I recently had the opportunity to sit down with Shirish More, the Product Manager for Siemens NX, to discuss how NX is implementing artificial intelligence (AI) to enhance and enrich the mechanical design process. In the first part of this series, available to listen to here, we talked about how AI leverages the wealth of engineering knowledge inherent in completed designs to support the sharing and transfer of knowledge within design groups and between people. I would go on to learn from Shirish that he and his team were focused on three key areas: knowledge capture and transfer between long time engineers and expert users. Uncovering patterns across a wide array of sources, as well as sharing and recommending workflows based on accumulated knowledge.
At the beginning of our talk, Shirish offered a great definition of AI: “Artificial intelligence – especially when it comes to mechanical engineering software – is our ability to recognize design patterns and solutions.” This ended up setting the tone for much of what we would talk about over the next 15 minutes. In mechanical engineering and design one of the greatest strengths an individual or company can have is the ability to draw on decades of past designs when facing a new problem. This is a quite literal application of the old saying “don’t reinvent the wheel” since for many engineering problems a well-developed solution already exists which can be easily adapted to fit whatever constraints a designer might be working under.
Traditionally, engineering knowledge is contained within textbooks, guidelines, and completed designs which places the burden of learning solely on individual engineers. While every engineer has a baseline of skills and relevant knowledge to draw on, no single person could be expected to have complete understanding of decades of completed projects. This is exactly where Shirish and his team are using AI can help bridge the gap. By treating engineering knowledge as training data, it is possible to encapsulate all the practices and solutions inherent in past designs within a system that intelligently offers suggestions, presenting the information in an accessible format to engineers of all experience levels.
Design data and documentation are not the only sources of potential training data for AI in mechanical engineering software however. Long-time engineers and expert users also represent a valuable source of data which an integrated AI can learn from in real time as these veteran users drive the software. This technique is another area where Shirish and his team are working to implement AI method for retaining valuable expert knowledge that would either be difficult to record or lost entirely when an engineering moves on from a position or retires. Shirish explained that by capturing such a wide array of knowledge from disparate sources and consolidating it into a single system, it becomes easier for engineering teams to work as true unified groups where all members have equal access to information, regardless of experience level. Beyond sharing solutions, an AI can highlight or uncover patterns present in data across a wide array of sources, providing deeper insight or even improving design practices.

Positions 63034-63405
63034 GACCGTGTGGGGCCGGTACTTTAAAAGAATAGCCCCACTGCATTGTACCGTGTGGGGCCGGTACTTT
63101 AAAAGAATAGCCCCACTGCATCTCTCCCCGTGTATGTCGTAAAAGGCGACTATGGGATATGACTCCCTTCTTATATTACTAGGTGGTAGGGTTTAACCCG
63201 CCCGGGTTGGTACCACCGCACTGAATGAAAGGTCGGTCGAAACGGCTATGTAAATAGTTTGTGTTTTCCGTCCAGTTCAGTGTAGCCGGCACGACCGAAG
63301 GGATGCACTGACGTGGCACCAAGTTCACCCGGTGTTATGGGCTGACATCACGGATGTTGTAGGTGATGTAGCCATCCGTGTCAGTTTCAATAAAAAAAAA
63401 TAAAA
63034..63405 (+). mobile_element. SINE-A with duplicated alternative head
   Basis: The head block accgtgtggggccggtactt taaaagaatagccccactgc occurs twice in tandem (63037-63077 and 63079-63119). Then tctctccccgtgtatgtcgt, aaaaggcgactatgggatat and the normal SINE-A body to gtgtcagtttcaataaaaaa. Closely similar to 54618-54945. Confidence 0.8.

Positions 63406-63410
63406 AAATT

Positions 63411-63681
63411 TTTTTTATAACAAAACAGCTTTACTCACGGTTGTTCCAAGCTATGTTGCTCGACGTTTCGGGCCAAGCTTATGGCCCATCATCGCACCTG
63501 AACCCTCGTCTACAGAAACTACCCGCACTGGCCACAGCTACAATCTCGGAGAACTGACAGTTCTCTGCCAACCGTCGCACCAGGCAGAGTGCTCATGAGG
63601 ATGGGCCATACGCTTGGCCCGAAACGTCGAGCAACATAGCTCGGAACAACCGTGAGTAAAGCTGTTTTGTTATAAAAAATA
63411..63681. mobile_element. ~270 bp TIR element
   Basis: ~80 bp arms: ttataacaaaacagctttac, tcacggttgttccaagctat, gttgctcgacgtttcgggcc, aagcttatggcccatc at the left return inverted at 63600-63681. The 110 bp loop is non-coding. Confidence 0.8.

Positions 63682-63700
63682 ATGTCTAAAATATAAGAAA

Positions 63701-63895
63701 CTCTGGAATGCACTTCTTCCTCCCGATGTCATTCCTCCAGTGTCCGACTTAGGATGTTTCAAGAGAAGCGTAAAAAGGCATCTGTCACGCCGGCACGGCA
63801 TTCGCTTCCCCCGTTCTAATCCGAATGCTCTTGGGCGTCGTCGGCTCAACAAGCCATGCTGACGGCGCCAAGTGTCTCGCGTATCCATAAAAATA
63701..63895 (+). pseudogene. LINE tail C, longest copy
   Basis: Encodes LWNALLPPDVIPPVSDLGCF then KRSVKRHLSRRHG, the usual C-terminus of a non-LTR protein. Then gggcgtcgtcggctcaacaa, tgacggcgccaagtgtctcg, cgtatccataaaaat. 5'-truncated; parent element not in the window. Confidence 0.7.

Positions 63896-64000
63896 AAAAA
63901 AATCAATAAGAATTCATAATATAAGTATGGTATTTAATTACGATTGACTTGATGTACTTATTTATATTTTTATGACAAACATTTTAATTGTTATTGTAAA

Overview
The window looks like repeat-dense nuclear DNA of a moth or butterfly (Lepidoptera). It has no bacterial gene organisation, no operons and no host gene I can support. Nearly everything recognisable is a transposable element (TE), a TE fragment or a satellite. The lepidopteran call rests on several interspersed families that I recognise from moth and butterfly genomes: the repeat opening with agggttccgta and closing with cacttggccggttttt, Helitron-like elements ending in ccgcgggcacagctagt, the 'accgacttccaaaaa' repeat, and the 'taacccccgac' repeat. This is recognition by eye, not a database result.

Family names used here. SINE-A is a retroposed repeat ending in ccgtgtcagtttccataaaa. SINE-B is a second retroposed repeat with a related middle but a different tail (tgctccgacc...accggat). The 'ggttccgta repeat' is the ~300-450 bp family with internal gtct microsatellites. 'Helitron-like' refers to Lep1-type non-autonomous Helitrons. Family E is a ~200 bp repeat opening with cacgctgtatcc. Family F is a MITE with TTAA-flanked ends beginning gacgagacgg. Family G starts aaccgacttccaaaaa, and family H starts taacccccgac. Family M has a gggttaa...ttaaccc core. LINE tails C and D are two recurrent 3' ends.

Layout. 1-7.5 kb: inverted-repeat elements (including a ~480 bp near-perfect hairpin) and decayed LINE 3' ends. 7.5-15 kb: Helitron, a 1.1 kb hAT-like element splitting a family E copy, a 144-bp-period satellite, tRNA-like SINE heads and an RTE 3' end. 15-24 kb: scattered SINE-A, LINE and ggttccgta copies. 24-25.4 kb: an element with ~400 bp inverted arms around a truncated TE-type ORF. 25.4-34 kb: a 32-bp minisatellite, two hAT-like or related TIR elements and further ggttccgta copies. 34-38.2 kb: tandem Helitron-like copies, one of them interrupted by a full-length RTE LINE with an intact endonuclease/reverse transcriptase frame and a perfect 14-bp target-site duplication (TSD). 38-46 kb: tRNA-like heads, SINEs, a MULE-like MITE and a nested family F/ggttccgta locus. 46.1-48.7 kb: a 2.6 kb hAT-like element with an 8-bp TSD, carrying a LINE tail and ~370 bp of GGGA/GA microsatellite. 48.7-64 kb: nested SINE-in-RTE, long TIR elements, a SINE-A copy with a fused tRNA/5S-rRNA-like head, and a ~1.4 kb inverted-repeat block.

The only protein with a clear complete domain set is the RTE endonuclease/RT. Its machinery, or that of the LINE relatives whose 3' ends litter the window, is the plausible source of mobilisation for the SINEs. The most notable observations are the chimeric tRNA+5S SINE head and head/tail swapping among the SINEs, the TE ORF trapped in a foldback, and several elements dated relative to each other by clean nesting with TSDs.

Beyond the broad recognition of patterns and solutions, Shirish went on to explain how an AI system like this could also share workflows between users. In his example, an experienced user is given a task which they perform quickly and efficiently since they are highly familiar with the tools. A few months later, a less experienced user has to perform the same task. In this example, the newer user would likely need to consult documentation or receive guidance from the more experienced user. While neither of these options is inherently bad, they do take time. Now, however, a third option is available. Thanks to the AI learning the efficient workflow of the experienced user when the task was first completed, the new user can be provided a sort of “real-time training”, learning to complete the task as they complete it under the guidance of the AI system. In this case, the AI assistant takes the vast knowledge it has been trained with and distills it down into pointed suggestions and recommended workflows. Implementing this smoothly and seamlessly has been a challenge for Shirish and his team to overcome.
During my talk with Shirish, we covered many exciting topics in AI, especially in how it can help expand the design space and fundamentally change the way we interact with mechanical engineering and design software. If you are interested in not just the way AI is preserve and share engineering knowledge, but also how AI is pushing the boundary of smart human-computer interactions to become a true design assistant, stay tuned for part 2 of this podcast series. To listen to part 1 of this podcast series, click here. To read the full transcript, click here.
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